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The old is new again in county office plan

The Baltimore Sun

After nine years and $7.1 million spent on planning for ways to provide a modernized county government office complex, Howard County's leaders are returning to their first and cheapest idea -- renovating the George Howard Building.

"It's not perfect. We can't afford perfect," County Executive Ken Ulman said Monday, adding that he has been wrestling with the costly, difficult proposal since taking office almost 14 months ago.

The decision means delaying next week's County Council vote on one small part of the office-space plan -- Ulman's $4 million request to buy one floor of a proposed four-story office condominium building considered central to the revitalization of Oakland Mills Village Center. Several council members expressed reservations about the Oakland Mills project at a work session Monday.

The entire project -- including the Oakland Mills building -- would become part of the fiscal 2009 capital budget that Ulman will announce about April 1. The council will vote on the budget at the end of May, and it will take effect July 1.

Ulman said that the 32- year-old George Howard Building is structurally sound, and that renovations would extend the life of the building another two or three decades. He said it can be renovated for about $20 million, a price the county can afford, compared with the estimated $140 million price tag of a new building.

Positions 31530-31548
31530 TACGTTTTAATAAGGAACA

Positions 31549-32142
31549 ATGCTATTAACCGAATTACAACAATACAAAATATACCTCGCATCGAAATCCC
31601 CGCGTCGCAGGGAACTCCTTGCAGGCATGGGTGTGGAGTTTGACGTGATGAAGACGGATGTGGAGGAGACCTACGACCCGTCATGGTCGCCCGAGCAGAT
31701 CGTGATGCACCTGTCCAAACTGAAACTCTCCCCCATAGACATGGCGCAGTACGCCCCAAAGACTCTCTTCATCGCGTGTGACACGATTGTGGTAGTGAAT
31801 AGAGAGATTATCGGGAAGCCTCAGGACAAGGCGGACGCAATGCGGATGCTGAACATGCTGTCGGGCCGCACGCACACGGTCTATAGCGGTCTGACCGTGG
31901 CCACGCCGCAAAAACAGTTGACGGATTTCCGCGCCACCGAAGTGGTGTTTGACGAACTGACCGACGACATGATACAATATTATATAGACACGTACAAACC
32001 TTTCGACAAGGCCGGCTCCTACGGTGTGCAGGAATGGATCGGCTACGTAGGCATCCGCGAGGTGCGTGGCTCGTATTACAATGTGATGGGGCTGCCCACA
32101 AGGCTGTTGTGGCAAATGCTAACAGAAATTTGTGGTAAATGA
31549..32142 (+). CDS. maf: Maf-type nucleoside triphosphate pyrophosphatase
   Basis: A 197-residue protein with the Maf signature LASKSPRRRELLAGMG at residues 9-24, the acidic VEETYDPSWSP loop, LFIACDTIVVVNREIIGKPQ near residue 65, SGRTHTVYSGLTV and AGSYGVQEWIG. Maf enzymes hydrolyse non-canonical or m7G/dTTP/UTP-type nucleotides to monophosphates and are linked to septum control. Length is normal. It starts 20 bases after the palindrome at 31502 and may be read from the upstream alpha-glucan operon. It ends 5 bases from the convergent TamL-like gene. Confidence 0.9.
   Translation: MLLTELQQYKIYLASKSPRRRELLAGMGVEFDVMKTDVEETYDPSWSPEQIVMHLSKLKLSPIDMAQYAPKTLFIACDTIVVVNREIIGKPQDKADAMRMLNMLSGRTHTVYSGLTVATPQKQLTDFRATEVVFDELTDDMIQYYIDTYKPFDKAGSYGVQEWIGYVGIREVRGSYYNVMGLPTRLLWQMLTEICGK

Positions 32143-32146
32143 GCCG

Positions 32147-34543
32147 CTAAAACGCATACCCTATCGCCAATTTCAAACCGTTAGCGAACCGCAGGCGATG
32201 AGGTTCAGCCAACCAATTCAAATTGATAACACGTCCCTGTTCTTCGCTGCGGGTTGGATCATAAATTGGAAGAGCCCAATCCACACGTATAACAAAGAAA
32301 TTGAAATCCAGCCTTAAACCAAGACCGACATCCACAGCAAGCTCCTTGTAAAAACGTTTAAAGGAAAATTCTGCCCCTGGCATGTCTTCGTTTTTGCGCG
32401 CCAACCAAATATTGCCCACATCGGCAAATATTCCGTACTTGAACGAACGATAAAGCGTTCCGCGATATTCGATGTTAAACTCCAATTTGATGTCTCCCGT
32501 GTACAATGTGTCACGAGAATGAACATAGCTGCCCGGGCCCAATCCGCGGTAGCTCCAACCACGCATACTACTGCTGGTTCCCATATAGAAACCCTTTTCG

By scrapping the previous plans, however, a proposed Circuit Court building and two parking garages, which would have driven the total price tag up to about $260 million, die with it.

Ulman said he had hoped to concentrate county offices in one place, based on the plans developed by former County Executive James N. Robey. The county will keep and renovate the Gateway Building and the Dorsey Building, both in Columbia, if the council approves the latest plan.

"We've gotten by, and we'll continue to do so," Ulman said.

Ulman's new plan would cost about $40 million initially. The cost would be reduced later by the sales of surplus county properties, and by energy savings a renovated building would achieve, he said.

The plan includes:

About $20 million in renovations to the George Howard Building, including new air-handling equipment, windows, outer metal skin, insulation, bathrooms and a redesigned interior intended to use space more efficiently. The building would be empty for a year while the work is under way. County Council meetings likely would be held in high school auditoriums during construction.

A new $3 million, 60,000- square-foot warehouse on the parking lot of the sprawling Dorsey Building off Route 108 in Columbia. The warehouse would be used to create space in the current building that could then be used by county agencies displaced by the renovations.

The $4 million purchase of one floor -- about 15,000 square feet -- of the proposed Metroventures' Meridian Square office building at Oakland Mills Village Center.

$10 million in renovations to the Dorsey Building and the Gateway office building in Columbia's Gateway Business Park.

The renovation plan would involve a giant shuffling of agencies among county buildings.

Ulman said he intends to sell two county-owned parcels in Ellicott City. One is the 27-acre wooded lot on Rogers Avenue near U.S. 40 bought in 2000 for an earlier plan to build an office complex. Another is about 20 acres the county owns near the District Court building on Court House Drive. The county would also sell the former Gateway School building in Clarksville, Ulman said. The capital budget still contains $10 million for the campus project that can also be used to pay for the new plan.

"We have to move forward with a solution," Ulman said, noting that the George Howard Building has not been renovated since it was built in 1976, and its major mechanical systems are worn out.

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